POWER – Calving season is underway for many ranchers across Montana, but the cold can make it challenging.
When the calves start coming and temperature still struggles to get above zero, the days for the Davis family are never really done.
“We spend 24 hours a day with these cows. We each have our own little shift — me and dad and Jesse. And we just rotate through them all day long,” said Cassidy Brunner Davis of East Bench Cattle.
Their dedication can be the difference between life and death for a newborn calf.
“They have snacks over those babies heads when they come out those sacks if they don’t break it will suffocate the calf right away or if it freezes,” Brunner Davids said.
It can especially be a problem for new mothers but Davis says the older cows know how to handle it.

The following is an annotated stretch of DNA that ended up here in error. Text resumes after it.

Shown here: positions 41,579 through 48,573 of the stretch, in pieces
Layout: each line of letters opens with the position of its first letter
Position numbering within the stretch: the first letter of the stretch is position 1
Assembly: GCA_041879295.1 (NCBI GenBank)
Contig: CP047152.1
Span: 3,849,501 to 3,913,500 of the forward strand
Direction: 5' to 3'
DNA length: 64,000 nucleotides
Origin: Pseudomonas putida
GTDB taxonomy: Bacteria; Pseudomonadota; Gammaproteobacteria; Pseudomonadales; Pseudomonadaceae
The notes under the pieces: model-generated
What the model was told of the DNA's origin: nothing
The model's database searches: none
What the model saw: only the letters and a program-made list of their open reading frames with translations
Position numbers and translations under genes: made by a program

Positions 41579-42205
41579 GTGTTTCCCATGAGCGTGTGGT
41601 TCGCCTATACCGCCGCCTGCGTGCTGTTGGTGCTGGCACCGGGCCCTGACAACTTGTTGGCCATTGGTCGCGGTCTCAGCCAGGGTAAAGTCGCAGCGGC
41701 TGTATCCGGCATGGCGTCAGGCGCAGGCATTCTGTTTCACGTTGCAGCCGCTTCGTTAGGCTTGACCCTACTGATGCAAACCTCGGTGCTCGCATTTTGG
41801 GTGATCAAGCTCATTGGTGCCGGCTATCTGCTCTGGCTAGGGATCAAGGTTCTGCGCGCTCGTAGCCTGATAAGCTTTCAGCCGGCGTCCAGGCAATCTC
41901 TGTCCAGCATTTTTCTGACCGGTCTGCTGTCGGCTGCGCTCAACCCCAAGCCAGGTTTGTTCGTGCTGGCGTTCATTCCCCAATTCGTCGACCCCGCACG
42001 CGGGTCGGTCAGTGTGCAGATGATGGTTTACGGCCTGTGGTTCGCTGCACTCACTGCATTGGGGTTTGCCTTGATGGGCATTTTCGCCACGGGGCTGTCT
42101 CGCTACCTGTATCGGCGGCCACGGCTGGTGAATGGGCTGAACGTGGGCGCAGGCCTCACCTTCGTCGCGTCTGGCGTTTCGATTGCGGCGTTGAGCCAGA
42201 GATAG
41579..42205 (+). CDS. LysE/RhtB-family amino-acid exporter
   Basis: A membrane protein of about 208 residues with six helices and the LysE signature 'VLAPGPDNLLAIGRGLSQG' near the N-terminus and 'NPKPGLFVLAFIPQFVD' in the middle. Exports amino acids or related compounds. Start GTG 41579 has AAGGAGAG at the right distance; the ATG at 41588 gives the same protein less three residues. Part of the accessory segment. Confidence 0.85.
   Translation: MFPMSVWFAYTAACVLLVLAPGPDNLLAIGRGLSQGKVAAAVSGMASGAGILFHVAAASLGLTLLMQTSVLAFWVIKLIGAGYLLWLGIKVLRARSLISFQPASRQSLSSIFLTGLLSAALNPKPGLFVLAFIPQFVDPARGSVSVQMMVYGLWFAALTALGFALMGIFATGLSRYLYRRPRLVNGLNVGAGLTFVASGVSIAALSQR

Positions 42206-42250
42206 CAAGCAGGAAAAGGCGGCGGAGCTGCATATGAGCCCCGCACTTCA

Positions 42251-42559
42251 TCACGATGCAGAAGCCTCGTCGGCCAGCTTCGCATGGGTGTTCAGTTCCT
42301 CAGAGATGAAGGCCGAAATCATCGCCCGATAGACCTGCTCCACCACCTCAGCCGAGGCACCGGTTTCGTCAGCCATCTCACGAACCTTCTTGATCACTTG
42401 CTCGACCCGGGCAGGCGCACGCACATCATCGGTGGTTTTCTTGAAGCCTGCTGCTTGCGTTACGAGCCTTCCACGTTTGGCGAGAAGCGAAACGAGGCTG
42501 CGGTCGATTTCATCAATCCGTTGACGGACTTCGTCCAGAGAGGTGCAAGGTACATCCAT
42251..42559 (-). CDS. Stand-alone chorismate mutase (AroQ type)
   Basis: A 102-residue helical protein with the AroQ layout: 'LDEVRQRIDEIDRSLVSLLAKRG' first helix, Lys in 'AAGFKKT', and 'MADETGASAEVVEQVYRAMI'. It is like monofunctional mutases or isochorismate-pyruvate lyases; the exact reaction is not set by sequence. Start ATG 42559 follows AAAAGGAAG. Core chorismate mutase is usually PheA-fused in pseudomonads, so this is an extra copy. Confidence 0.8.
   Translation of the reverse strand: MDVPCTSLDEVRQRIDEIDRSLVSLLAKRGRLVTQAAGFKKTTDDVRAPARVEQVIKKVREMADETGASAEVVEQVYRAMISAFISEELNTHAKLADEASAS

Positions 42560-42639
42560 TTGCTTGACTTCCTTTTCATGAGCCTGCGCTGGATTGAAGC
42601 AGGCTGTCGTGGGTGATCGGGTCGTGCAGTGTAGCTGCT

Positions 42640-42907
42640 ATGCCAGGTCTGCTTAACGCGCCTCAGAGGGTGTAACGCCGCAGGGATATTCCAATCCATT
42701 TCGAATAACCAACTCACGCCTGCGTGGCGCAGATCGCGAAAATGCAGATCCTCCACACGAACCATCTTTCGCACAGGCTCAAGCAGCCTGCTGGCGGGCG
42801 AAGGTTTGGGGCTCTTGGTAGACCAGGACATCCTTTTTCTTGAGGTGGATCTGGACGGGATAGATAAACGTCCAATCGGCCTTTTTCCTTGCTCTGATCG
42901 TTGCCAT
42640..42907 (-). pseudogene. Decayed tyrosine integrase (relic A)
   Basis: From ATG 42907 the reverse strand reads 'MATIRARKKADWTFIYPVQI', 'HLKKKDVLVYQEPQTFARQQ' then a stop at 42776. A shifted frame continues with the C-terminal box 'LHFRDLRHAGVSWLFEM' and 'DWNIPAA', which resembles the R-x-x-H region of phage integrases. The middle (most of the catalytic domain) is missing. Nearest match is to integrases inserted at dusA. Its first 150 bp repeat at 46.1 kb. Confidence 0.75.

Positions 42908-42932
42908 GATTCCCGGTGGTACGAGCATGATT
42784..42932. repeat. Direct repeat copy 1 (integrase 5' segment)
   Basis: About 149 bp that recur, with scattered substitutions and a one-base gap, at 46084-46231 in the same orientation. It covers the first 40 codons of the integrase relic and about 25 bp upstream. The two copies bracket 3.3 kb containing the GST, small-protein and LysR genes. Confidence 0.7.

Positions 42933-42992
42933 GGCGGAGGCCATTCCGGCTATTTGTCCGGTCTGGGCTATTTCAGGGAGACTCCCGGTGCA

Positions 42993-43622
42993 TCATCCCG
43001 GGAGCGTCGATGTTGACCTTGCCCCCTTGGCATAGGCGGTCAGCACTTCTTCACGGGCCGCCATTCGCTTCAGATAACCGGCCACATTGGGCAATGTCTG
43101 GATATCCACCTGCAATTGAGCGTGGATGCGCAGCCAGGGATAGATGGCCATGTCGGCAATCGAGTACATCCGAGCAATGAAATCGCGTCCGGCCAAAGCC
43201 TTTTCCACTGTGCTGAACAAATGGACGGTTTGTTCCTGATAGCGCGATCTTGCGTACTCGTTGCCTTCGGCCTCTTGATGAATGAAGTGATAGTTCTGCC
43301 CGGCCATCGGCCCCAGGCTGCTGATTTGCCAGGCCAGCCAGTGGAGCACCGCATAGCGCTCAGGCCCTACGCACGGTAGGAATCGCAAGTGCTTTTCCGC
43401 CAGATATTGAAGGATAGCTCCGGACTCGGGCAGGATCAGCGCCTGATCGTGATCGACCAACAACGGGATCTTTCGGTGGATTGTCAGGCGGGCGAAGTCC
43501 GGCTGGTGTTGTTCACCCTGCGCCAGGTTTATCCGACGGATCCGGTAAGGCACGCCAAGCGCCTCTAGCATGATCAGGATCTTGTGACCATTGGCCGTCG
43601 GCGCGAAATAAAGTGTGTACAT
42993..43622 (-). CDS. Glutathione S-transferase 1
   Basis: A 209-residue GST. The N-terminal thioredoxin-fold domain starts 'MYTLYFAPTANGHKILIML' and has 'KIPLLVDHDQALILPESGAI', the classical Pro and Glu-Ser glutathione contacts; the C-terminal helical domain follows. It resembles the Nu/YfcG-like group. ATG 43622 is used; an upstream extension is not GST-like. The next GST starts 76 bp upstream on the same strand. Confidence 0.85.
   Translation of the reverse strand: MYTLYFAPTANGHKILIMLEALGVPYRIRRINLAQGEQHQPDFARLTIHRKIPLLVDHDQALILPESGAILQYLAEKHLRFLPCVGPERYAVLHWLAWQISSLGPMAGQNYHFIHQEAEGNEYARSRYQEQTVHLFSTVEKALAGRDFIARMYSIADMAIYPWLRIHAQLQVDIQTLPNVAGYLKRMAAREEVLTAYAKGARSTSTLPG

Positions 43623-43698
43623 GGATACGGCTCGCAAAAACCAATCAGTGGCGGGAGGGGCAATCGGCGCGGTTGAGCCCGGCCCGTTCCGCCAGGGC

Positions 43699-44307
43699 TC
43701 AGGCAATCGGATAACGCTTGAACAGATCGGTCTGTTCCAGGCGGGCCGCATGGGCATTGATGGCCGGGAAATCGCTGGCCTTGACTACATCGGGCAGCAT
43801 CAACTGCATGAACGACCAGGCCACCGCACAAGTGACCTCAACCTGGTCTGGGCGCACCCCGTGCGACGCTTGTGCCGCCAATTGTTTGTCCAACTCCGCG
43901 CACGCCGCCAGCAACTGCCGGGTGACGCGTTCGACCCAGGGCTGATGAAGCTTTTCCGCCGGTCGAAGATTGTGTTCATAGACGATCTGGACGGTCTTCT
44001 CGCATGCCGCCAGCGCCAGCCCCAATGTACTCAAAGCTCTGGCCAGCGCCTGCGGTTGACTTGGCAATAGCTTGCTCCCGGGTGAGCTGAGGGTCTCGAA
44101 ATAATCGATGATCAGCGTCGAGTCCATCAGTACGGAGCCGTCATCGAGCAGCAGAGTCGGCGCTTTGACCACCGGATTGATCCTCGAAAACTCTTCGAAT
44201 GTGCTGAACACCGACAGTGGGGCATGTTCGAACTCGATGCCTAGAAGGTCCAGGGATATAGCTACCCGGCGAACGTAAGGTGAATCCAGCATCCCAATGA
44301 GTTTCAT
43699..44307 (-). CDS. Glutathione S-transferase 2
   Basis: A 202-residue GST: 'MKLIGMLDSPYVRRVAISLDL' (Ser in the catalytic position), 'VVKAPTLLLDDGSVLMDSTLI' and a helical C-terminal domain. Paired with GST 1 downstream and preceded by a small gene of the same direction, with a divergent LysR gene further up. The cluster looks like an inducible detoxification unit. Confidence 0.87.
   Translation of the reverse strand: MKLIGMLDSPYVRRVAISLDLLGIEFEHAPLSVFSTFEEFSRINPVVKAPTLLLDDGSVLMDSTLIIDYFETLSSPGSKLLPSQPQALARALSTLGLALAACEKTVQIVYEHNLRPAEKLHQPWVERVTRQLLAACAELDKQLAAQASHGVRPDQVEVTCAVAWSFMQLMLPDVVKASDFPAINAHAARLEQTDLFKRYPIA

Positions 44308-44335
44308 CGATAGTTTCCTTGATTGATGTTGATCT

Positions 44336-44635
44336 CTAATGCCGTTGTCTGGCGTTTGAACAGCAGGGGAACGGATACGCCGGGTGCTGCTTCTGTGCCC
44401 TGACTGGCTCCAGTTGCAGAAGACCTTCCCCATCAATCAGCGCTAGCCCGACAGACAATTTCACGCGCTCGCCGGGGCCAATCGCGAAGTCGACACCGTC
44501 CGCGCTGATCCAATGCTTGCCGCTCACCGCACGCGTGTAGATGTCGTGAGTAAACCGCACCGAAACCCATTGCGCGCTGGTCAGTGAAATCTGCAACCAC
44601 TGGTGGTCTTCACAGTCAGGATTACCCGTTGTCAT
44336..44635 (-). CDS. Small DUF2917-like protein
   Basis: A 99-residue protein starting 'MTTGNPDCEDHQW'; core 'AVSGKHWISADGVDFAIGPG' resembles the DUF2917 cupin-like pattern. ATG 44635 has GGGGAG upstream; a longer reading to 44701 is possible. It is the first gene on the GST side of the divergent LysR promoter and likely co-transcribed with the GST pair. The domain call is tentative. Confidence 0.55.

“The calf sometimes will shake it off their hands but mainly the cow licks it off. That’s what gets the calf going, gets them warm right from the start,” Brunner Davis explained.”
With temperatures still below zero every new calf gets a trip to the shed, “they usually stay about one-to-two days depending on how cold it is outside,” Brunner Davis said.
With some shots and plenty of food, the new arrivals quickly gain the strength to head back out.
At their peak, eight-to-15 calves are born a day and the constant vigilance is exhausting, “by the middle of March, we’re tired it gets to be a lot,” said Brunner Davis.
She added that they aren’t always successful, “we’ll lose five-to-10 cows a year, and it’s just luck.” But they never throw in the towel, “this is what makes or breaks us.”
-Joe Huisinga reporting for MTN News